This auction also features the lightning rifle hero prop, designed for use against the lethal Sentinels but also the very weapon used by Cypher to kill Dozer and injure Tank. And speaking of the Sentinels, here are two – one, a standalone model; the other, featuring a “squiddy” affixed to the Nebuchadnezzar during the battle sequence late in the film.

From 2003’s The Matrix: Revolutions comes perhaps the ultimate fan piece, especially for fans of Hugo Weaving’s Agent Smith. This auction features three life-sized Smith models created for the climactic rain-soaked brawl pitting Keanu Reeves’ Neo against Agent Smith in front of an infinite number of Smiths. Most of the agents were just actors made to look like Weaving; but to flesh out the fight, the Wachowskis had lifelike Smiths scattered throughout the crowd. Why have just The One when you can now own this unholy trinity?

And this isn’t the only Hugo Weaving available in this event: From Silver’s office comes a life-sized display clad in the complete hero costume and Guy Fawkes mask Weaving wore in 2005’s V for Vendetta, written by The Wachowskis and based on Alan Moore’s graphic novel. This is the entire costume, too, from the black waffle-weave jacket to the half dozen steel daggers to the signature felt hat.

No less impressive – or imposing – is the life-sized creature suit display from 1990’s Predator 2. The alien was the creation of legendary special-effects artist Stan Winston, who was recommended by the original film’s star, Arnold Schwarzenegger, and took his inspiration from a portrait of a Rastafarian warrior in Silver’s office and Aliens director James Cameron’s suggestion of a creature “with mandibles.”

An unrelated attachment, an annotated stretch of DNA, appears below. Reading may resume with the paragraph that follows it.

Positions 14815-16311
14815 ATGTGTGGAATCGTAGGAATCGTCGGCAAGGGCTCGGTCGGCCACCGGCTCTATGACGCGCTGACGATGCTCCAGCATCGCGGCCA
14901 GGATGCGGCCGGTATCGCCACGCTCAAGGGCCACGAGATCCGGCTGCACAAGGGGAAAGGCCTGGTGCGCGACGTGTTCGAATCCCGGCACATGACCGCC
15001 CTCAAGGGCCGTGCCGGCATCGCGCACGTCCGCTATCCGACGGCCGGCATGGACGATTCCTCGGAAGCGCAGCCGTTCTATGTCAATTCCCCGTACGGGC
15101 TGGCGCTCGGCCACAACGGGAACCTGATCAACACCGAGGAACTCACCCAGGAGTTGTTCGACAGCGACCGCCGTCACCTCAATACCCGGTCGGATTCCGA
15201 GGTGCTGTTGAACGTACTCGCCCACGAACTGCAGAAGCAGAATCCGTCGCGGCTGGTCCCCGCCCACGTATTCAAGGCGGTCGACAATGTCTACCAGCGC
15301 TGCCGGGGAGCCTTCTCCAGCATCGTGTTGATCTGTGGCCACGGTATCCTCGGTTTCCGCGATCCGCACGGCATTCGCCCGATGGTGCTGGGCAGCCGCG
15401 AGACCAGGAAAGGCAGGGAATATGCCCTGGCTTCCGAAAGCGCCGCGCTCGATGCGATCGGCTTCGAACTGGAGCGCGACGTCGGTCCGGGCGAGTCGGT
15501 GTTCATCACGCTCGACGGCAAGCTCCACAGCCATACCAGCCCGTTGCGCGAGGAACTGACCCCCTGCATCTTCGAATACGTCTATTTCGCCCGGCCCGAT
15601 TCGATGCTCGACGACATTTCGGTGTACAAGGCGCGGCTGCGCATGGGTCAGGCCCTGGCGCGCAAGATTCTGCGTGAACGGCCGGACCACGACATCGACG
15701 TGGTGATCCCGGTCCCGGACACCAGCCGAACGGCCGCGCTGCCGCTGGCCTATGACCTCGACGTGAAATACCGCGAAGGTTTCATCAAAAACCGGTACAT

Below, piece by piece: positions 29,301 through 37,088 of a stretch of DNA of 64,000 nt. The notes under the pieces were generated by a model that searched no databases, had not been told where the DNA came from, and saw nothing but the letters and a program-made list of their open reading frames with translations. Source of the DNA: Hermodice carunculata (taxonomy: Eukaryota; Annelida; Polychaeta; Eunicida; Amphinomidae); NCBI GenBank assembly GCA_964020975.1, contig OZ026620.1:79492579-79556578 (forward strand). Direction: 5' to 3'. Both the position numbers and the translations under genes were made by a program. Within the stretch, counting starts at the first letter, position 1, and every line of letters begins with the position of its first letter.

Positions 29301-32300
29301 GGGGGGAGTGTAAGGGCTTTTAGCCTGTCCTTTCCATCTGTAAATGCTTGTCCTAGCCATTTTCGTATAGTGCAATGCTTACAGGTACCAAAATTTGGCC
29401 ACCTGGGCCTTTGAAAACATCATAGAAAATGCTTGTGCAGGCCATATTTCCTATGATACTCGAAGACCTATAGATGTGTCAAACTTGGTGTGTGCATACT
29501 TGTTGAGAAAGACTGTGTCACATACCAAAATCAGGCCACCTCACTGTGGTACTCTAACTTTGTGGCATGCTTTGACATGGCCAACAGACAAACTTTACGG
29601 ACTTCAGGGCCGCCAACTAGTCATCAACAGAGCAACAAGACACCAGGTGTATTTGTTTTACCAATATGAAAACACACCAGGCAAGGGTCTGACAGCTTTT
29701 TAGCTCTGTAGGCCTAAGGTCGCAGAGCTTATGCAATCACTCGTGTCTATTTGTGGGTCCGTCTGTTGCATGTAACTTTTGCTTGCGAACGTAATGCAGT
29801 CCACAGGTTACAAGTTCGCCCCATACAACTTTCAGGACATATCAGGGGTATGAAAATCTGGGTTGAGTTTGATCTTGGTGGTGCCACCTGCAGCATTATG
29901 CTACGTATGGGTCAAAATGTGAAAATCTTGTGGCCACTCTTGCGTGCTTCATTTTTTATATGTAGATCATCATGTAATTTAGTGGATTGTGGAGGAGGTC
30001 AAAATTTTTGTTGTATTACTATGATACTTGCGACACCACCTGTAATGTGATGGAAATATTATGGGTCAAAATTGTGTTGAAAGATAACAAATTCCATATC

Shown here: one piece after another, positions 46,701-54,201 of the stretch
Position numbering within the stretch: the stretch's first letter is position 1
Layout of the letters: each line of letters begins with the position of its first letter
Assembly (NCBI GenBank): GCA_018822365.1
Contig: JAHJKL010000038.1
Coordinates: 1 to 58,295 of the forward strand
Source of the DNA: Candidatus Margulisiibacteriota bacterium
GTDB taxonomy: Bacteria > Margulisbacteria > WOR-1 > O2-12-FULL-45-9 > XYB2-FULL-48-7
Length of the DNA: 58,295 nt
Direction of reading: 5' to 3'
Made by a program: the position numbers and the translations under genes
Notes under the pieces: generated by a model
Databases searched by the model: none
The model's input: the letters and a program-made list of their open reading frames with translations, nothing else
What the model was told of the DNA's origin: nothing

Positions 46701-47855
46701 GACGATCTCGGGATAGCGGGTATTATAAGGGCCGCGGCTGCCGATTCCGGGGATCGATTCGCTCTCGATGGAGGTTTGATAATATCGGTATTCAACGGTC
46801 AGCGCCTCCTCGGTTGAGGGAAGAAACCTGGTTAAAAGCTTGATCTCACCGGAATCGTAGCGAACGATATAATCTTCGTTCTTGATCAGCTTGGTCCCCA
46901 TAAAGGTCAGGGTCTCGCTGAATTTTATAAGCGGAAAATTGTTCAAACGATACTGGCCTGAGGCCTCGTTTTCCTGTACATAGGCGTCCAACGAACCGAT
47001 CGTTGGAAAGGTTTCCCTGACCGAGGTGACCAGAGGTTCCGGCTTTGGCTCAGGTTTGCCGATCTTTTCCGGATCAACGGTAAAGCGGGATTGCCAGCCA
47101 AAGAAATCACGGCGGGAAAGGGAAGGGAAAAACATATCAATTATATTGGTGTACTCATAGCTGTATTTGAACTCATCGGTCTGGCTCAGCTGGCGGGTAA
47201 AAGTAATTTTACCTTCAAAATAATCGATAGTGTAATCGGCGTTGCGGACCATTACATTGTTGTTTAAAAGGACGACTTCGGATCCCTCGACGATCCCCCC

Said Winston later of the creature’s design, “The Predator had to be a real character, rather than a generic creature. He needed to be a very specific character, and that's what we came up with.” Winston’s team crafted the head, hands and feet from the original’s molds and finished them to detail to complete the display for Silver.

From the 1987 original Predator comes another production model: the alien’s spaceship filming miniature made of cast fiberglass, resin, acrylic and multimedia components.

As this auction spans the entirety of Silver’s career, it includes two costumes from the first movie he says he “willed into production”: Walter Hill’s 48 Hrs. – at the time, a strange and seldom-seen action-comedy hybrid that wound up defining the buddy-cop picture for decades. Silver, producing his first film solo, kept two pieces from the film that marked Eddie Murphy’s big-screen debut (at all of 21 years old): Murphy’s Reggie Hammond suit and its far shaggier counterpart, the outfit worn by Nick Nolte’s grizzled cop Jack Cates.

Die Hard might be Silver’s most beloved film, but as the producer likes to say, the filmmakers were considered “laughingstocks” when they hired Bruce Willis to play New York cop John McClane. At the time, he was known primarily as the small-screen star of ABC’s Moonlighting – a slight, soul-singing smart-ass in a suit who couldn’t have been more unlike the bulked-up action stars of the day.

From that Christmas classic (depending on who you ask, anyway) comes this gift: Silver’s screen-used miniature model of the office chair loaded with C-4, detonators and a computer McClane tossed down an elevator shaft. There’s also a production-used clapboard from Die Hard; a miniature model of the ill-fated Windsor Airlines DC-8 and Silver’s annotated script from Die Hard 2; and McClane’s tattered and singed outfit from Die Hard With a Vengeance.

Like the man says: Yippee ki-yay.